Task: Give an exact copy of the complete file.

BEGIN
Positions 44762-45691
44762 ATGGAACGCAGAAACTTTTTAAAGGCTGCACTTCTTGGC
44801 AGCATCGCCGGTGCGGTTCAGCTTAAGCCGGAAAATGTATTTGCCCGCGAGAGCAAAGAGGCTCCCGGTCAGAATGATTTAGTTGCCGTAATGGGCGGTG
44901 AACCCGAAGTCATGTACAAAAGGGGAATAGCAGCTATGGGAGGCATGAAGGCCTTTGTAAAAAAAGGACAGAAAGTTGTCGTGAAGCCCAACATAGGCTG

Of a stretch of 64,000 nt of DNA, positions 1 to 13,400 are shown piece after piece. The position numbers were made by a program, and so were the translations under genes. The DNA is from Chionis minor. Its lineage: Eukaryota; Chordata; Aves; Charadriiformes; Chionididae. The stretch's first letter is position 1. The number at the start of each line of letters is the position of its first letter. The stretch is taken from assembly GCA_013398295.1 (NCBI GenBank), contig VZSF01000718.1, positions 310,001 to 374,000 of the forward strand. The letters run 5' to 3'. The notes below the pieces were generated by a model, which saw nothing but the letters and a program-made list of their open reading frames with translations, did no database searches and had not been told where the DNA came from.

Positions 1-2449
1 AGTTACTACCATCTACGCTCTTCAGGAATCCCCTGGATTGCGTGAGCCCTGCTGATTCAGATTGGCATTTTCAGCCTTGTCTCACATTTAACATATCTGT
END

Positions 44762-45691
44762 ATGGAACGCAGAAACTTTTTAAAGGCTGCACTTCTTGGC
44801 AGCATCGCCGGTGCGGTTCAGCTTAAGCCGGAAAATGTATTTGCCCGCGAGAGCAAAGAGGCTCCCGGTCAGAATGATTTAGTTGCCGTAATGGGCGGTG
44901 AACCCGAAGTCATGTACAAAAGGGGAATAGCAGCTATGGGAGGCATGAAGGCCTTTGTAAAAAAAGGACAGAAAGTTGTCGTGAAGCCCAACATAGGCTG

Of a stretch of 64,000 nt of DNA, positions 1 to 13,400 are shown piece after piece. The position numbers were made by a program, and so were the translations under genes. The DNA is from Chionis minor. Its lineage: Eukaryota; Chordata; Aves; Charadriiformes; Chionididae. The stretch's first letter is position 1. The number at the start of each line of letters is the position of its first letter. The stretch is taken from assembly GCA_013398295.1 (NCBI GenBank), contig VZSF01000718.1, positions 310,001 to 374,000 of the forward strand. The letters run 5' to 3'. The notes below the pieces were generated by a model, which saw nothing but the letters and a program-made list of their open reading frames with translations, did no database searches and had not been told where the DNA came from.

Positions 1-2449
1 AGTTACTACCATCTACGCTCTTCAGGAATCCCCTGGATTGCGTGAGCCCTGCTGATTCAGATTGGCATTTTCAGCCTTGTCTCACATTTAACATATCTGT